Award-winning writer Ingo Schulze first gained fame in 1998 with his bestselling book "Simple Stories." It was translated into 19 languages and Schulze was hailed as one of Germany's best post-reunification writers.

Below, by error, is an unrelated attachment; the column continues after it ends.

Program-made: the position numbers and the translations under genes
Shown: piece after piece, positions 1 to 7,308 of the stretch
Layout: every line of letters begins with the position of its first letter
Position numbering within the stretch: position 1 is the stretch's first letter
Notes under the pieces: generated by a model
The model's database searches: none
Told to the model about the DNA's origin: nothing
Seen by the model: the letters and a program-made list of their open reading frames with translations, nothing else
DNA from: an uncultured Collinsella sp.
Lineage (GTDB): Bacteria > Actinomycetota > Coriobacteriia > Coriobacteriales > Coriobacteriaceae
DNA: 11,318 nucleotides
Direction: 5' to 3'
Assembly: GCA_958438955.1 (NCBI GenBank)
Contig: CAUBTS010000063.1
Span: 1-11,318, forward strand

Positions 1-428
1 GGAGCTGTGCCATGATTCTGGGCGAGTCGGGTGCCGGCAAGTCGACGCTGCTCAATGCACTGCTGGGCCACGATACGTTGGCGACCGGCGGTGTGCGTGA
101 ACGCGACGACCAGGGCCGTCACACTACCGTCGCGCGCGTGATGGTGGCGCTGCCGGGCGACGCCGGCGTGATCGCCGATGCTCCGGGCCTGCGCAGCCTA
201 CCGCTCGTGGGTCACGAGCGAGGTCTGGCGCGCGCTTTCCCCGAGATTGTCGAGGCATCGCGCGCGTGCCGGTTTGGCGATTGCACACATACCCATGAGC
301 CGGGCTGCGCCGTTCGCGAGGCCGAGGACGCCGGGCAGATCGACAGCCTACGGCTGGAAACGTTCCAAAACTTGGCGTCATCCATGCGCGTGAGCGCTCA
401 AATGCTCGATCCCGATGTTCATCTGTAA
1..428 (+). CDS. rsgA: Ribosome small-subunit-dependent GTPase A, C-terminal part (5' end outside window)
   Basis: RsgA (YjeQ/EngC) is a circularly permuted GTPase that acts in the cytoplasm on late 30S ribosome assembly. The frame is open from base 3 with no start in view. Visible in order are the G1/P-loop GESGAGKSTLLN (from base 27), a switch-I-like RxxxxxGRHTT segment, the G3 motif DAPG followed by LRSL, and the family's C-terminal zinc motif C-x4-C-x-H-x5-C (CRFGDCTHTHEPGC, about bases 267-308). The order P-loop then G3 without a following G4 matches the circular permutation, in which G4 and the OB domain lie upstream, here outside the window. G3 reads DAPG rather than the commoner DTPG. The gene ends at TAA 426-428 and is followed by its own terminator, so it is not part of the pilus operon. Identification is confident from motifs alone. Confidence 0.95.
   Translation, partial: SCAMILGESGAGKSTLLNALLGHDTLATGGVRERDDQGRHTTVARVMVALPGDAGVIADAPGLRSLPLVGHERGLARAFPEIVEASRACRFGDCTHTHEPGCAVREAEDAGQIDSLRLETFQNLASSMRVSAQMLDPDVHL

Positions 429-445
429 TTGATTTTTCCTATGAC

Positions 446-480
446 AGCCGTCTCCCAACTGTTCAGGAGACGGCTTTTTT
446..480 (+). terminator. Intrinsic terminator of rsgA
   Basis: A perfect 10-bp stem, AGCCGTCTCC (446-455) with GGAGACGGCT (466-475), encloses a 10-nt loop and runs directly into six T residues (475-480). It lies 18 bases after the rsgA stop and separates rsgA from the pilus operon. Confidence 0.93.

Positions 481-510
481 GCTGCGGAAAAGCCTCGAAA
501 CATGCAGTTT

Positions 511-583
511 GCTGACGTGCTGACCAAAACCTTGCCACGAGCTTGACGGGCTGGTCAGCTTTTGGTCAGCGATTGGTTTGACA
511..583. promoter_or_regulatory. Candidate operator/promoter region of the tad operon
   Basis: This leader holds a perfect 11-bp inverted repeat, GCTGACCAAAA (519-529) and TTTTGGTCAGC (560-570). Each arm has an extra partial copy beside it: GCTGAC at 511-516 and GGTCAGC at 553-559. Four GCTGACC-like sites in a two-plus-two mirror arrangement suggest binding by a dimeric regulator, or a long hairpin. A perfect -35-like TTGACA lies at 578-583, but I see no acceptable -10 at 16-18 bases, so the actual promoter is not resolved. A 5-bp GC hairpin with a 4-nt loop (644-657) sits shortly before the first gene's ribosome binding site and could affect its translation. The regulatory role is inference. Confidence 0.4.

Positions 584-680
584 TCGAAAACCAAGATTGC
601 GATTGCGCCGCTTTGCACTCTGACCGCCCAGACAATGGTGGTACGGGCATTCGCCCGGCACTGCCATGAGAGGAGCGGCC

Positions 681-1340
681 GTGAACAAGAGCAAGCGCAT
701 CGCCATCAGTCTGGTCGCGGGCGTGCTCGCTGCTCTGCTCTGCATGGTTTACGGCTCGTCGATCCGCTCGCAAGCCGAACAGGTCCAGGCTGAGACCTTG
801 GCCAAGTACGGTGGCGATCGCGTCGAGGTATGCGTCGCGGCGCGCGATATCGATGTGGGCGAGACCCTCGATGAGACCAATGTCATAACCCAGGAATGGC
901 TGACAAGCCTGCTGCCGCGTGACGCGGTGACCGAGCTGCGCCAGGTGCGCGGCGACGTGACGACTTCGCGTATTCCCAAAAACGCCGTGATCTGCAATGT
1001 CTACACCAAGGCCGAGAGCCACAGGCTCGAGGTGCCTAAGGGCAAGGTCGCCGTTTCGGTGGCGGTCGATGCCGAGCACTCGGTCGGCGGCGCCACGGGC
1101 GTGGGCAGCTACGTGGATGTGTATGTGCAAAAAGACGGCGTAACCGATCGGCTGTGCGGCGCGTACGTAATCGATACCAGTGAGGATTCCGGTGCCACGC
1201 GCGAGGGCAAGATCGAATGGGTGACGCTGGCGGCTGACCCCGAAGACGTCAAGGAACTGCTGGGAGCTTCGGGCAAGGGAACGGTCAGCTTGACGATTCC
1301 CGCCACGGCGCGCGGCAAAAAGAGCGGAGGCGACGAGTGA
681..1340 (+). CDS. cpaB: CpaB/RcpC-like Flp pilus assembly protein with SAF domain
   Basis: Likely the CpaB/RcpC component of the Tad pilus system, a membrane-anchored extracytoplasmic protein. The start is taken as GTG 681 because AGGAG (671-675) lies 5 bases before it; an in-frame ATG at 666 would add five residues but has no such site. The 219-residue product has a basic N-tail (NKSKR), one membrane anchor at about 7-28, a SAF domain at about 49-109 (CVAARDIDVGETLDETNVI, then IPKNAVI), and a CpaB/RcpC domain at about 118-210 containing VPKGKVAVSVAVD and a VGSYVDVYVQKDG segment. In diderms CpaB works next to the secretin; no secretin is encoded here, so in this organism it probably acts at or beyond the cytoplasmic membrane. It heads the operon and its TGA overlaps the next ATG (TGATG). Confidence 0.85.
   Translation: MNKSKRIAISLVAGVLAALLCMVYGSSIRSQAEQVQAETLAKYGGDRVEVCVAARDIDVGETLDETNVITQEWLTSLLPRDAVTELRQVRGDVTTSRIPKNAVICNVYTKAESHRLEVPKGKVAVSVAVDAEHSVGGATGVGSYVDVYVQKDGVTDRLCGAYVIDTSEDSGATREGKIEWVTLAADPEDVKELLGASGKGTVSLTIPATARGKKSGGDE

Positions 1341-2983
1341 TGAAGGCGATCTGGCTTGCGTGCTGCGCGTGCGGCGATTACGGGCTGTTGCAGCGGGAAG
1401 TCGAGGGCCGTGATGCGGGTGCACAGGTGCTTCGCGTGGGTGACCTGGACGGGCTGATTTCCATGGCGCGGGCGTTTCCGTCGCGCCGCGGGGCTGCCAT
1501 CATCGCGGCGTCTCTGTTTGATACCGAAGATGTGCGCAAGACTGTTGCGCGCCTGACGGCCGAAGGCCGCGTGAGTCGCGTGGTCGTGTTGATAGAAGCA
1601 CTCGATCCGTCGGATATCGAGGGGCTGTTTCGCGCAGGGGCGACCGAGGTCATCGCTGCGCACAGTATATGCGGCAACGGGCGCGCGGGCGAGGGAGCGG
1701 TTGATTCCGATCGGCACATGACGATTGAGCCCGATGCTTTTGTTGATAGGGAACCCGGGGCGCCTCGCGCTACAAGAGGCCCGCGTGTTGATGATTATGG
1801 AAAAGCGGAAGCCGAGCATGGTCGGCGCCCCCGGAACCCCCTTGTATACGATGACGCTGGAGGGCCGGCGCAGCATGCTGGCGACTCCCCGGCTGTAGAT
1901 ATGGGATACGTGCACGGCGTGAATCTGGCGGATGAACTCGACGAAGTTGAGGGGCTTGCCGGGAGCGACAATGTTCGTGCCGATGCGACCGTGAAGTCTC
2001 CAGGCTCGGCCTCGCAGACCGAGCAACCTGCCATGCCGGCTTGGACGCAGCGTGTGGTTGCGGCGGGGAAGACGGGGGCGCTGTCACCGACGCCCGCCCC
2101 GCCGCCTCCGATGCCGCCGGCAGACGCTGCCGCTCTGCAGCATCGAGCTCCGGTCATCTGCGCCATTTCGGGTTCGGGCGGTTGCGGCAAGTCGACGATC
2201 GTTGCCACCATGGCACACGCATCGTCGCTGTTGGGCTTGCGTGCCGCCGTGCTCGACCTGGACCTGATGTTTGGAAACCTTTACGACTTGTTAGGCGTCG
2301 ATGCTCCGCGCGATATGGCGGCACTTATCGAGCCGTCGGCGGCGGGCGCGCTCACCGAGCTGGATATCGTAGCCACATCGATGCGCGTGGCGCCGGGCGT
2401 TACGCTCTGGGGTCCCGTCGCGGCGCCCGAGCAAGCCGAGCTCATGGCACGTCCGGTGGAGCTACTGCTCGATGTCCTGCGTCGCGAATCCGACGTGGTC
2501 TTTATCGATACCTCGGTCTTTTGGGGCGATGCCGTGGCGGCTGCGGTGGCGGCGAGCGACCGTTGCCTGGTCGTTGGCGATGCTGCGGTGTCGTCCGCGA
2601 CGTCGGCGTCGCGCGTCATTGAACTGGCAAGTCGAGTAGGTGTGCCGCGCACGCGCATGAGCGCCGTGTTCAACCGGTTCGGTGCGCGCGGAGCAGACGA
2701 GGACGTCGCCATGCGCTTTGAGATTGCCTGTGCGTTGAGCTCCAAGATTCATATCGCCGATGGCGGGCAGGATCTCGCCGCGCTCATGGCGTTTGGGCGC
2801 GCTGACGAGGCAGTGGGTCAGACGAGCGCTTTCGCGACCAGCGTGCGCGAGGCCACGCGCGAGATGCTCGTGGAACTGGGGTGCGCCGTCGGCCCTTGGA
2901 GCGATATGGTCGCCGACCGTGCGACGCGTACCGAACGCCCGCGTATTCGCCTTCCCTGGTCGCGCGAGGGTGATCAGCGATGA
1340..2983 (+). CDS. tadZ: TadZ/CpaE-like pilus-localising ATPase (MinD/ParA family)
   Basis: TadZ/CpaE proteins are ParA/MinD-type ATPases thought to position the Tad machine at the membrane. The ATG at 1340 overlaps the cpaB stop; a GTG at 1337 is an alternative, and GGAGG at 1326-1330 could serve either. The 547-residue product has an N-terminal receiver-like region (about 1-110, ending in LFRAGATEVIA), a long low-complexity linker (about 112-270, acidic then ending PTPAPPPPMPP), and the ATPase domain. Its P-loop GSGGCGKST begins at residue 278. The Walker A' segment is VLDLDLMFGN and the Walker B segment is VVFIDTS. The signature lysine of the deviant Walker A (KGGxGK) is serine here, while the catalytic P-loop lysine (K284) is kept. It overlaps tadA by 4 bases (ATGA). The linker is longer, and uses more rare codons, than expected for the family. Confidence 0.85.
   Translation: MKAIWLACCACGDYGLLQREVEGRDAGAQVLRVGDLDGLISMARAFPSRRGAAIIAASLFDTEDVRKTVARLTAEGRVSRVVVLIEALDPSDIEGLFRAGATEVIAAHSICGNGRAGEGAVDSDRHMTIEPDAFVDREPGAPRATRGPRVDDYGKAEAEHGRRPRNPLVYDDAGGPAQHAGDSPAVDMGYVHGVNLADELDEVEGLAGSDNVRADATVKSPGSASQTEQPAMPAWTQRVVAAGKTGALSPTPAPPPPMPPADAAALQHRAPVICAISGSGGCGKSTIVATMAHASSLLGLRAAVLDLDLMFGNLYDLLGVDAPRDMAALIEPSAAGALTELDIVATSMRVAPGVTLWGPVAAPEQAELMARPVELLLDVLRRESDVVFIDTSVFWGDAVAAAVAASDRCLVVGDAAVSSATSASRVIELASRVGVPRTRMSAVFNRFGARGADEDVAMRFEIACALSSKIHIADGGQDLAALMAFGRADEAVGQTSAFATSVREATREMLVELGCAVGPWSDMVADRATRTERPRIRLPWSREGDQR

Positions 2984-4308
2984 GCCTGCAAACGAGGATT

Ingo Schulze was born in Dresden in 1962, the son of a physicist and a doctor, who separated barely a year later. He stayed with his mother and grew up as an only child. After leaving school, he completed two years of military service with the East German National People’s Army and went on to study classical philology in Jena. His first professional experience was as a dramaturge for the Altenburg state theatre in Thüringen. After Germany’s reunification in 1990, he left the theatre to help start the Altenburger Wochenblatt weekly and went on to found an advertizing paper. An extended stay in Russia inspired him to take up the pen himself. The numerous short stories, novels and essays he has published since have established him among the best known German authors of his generation. Nobel laureate Günther Grass has praised him as a great story-teller. In 2011, he was awarded the literature prize of Mainz (co-sponsored by ZDF and 3Sat). Today he lives in Berlin and has two daughters.